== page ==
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The ‘T’ Ceremony: or why you should shut up when you’re lifting heavy objects

If Jet Li does it, it is absolutely the right thing to do.

If Jet Li does it, it is absolutely the right thing to do.

Japan is a fine country with many excellent customs, and over the years I’ve been privileged to participate in several of them. I’ve been buried in volcanic mud at an onsen, walked around the first seven stops on Shikoku’s famous 88-temple pilgrimage, and queued in line for 24 hours to buy a Playstation 3. I have been to see the fights at Korakuen hall, and composed haiku under a cherry-blossom tree while shitfaced on sake. I have even slept in an internet cafe. One thing I’ve never done, though – and something that remains on my bucket list – is the tea ceremony, or chanoyu.

The Tea Ceremony, according to what I’ve read, is a form of Zen Buddhism – focused on encouraging participants to live in the present moment, keeping them totally involved in the occasion and not distracted by mundane thoughts. According to web-japan:

The ceremony is equally designed to humble participants by focusing attention both on the profound  beauty of the simplest aspects of nature—such as light, the sound of water, and the glow of a charcoal fire (all emphasised in the rustic tea hut setting)—and on the creative force of the universe as manifested through human endeavour, for example in the crafting of beautiful objects.

Conversation in the tearoom is focused on these subjects. The guests will not engage in small talk or gossip, but limit their Tea ceremony conversation to a discussion of the origin of  utensils and praise for the beauty of natural  manifestations.

Nice. But what if you don’t have a access to a Japanese tea-house, dear reader? Or what if you don’t read this website for my love of Zen and hot drinks, but to craft yourself into a more fearsome human being?

Simple: apply the lessons of the tea ceremony to your time in the weightroom. Or, more appropriately, shut the fuck up when you’re deadlifting.

There’s rarely any need to talk in the gym. Yes, it can be nice, and having friends at the gym is one way to keep yourself motivated – especially in the early going – but to be honest, it’s distracting, and often counter-productive. You’re there to get stronger, or leaner, or healthier, and talking about your job or your relationship – or, worse, last night’s TV – is not going to help. Less obviously, the gym can be an escape from the mundane, and a chance to leave other concerns behind for an hour while you concentrate on hauling the heaviest fucking thing you can off the floor. That’s why CEOs train, and you’re more productive in the afternoon after you lift.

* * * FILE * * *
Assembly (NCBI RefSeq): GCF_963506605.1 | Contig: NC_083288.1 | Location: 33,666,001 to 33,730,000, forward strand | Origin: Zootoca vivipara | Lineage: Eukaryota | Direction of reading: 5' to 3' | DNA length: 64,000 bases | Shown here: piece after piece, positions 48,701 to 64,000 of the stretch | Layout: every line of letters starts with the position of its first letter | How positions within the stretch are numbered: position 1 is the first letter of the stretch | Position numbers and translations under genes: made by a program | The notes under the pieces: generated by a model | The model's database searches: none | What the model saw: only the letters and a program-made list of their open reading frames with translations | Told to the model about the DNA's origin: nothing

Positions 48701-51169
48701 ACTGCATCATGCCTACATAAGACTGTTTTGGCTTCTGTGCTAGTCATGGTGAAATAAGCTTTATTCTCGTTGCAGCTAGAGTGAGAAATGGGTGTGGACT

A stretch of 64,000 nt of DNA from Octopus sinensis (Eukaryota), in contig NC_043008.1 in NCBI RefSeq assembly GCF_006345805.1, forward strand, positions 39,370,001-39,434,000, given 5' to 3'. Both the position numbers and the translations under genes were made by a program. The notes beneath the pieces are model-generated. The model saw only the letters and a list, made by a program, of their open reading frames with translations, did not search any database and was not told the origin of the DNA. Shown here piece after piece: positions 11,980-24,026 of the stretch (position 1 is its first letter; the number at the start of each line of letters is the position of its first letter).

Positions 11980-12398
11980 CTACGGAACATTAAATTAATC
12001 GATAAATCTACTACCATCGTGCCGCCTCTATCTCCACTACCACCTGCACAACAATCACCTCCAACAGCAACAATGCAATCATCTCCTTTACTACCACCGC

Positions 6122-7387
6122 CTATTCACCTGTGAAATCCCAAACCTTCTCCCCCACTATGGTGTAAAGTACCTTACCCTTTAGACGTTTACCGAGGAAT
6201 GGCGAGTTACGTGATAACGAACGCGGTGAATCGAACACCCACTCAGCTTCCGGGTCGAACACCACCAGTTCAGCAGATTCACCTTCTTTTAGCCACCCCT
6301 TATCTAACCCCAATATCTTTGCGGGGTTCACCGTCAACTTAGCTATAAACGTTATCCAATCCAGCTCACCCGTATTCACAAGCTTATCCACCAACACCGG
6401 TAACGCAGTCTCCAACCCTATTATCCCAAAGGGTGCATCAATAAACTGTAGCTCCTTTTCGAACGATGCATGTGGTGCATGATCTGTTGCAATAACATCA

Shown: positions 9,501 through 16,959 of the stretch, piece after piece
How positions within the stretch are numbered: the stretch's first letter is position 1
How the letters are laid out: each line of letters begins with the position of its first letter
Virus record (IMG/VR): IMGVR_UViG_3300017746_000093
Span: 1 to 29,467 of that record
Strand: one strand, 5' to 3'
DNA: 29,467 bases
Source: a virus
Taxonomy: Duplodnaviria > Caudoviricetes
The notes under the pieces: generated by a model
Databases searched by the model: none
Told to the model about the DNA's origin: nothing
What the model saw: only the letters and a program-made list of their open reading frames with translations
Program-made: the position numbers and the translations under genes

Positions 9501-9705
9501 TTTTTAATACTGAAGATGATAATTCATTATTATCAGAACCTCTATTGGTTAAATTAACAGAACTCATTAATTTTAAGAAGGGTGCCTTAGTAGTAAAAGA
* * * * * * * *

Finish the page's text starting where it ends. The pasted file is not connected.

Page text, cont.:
So here’s an experiment: apply the lessons of the tea room to the gym. If you lift with friends, suggest a session where all conversation has to be based on the experience of the gym: how the last set felt, whether you can go heavier, what form pointers you should focus on for the next set, no joking or messing around. If you lift alone, this is even simpler: just put on your headphones, focus on your session, and stay off Twitter between sets. Enjoy the experience of focusing on one, simple thing: lifting that weight just as well as you possibly can. Do something as close to perfectly as you can: it’s not something you can do often.

Oh, and drink some green tea. It’ll help you get lean, and it tastes fucking delicious. Live hard!

HOMEWORK: As above. If you do bodyweight moves instead of gym stuff, that’s fine. If you go running, then try to focus on the sensations of the world around you and the way you feel, instead of boring everyday life. If you aren’t going to do any of those things over the coming week, I don’t know what to tell you.

Oh, and watch Fearless: the film that the above pic comes from. Aside from its kickass tea-drinking scene, it’s full of thoughtful moments alongside some absolutely astonishing fight choreography, and is the best of Jet Li’s ‘late-period’ films.

About the author

joelsnape

Editor and creator of Live Hard. Fighting enthusiast, steak lover and aficionado of all things self-improvement related.

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